The Benefits of Loyalty
Slowly but surely, my boxing skills start to improve.
And last weekend, I didn’t realize how sore my last training session had made my inner thighs until my massage therapist got started.
And that’s the crux:
If I had a new trainer each session, I wouldn’t advance. If I had a new massage therapist every visit, she wouldn’t know what to work or what areas of my body she had permission to touch.
Loyalty has benefits.
Sticking with one person or company will get you
extra consideration for needs and modifications and specializations,
perks and freebies, and
top-notch customer service.
Why? The person or people you work with know you, understand you, and want to keep you coming back.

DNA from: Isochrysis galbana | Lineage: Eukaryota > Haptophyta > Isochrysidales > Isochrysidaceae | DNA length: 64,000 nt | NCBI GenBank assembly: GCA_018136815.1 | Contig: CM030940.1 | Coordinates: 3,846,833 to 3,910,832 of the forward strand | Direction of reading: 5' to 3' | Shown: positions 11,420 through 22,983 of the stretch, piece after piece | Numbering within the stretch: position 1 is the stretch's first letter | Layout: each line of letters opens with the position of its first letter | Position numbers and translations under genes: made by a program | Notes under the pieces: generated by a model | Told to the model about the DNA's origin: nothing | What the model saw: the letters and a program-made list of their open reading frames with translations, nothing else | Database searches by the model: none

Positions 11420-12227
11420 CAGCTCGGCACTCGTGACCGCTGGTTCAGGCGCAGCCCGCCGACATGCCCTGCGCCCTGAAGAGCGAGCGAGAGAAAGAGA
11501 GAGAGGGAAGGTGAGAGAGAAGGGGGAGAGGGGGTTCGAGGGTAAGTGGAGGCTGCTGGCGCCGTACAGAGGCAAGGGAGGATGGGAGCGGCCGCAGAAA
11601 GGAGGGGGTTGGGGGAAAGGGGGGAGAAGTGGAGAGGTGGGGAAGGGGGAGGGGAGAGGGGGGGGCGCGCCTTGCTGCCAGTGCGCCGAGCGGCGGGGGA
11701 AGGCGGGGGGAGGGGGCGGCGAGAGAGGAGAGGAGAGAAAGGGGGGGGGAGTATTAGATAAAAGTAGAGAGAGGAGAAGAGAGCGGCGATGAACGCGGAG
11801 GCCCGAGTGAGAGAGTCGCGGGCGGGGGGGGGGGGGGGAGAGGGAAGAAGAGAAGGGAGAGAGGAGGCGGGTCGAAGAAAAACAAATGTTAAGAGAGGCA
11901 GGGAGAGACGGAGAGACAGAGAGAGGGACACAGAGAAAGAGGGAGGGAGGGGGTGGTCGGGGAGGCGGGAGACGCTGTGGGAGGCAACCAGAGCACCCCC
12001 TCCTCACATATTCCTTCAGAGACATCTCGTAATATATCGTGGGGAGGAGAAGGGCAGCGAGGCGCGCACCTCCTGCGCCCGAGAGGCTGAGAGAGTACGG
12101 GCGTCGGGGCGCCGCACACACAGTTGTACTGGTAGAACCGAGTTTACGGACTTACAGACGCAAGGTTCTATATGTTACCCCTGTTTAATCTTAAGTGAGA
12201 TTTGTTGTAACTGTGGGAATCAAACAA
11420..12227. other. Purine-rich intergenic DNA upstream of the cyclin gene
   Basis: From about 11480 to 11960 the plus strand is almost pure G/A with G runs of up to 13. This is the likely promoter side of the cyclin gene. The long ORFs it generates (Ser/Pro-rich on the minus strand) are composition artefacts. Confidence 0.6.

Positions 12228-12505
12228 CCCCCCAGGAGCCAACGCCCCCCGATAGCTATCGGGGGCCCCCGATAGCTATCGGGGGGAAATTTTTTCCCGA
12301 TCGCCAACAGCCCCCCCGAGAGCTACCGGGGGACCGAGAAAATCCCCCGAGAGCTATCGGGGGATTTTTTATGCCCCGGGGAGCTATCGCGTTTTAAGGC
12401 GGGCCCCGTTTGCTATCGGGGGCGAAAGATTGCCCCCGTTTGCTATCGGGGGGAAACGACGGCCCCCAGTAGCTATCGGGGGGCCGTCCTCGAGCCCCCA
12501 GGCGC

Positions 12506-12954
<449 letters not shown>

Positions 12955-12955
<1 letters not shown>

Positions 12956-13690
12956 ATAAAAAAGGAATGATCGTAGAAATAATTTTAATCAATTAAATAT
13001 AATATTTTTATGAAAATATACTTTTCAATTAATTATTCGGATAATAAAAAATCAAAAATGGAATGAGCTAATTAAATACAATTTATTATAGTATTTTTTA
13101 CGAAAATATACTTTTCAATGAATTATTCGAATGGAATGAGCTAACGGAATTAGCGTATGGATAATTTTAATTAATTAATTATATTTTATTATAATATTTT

Every time you switch providers, you must completely reeducate.
Consistency and loyalty have benefit for personal relationships as well—both friendships and romances. When I moved cities every three years for a while, I enjoyed meeting new people with a completely fresh slate each time. Yet now that I’ve lived in one place long enough, my friendships have strengthened, deepened, expanded, grown.
Of course, the person to whom and company to which you’re loyal can’t get so comfortable that laxity sets in. For loyalty to work in your favor, they must proactively observe how you’ve changed over time and adapt. If they don’t—or if they grow diametrically—you will need to end the relationship or pull back significantly.
I’d hope, with open communication, to prevent a switch.
Where have you devoted loyalty for years? What benefits have you seen in return?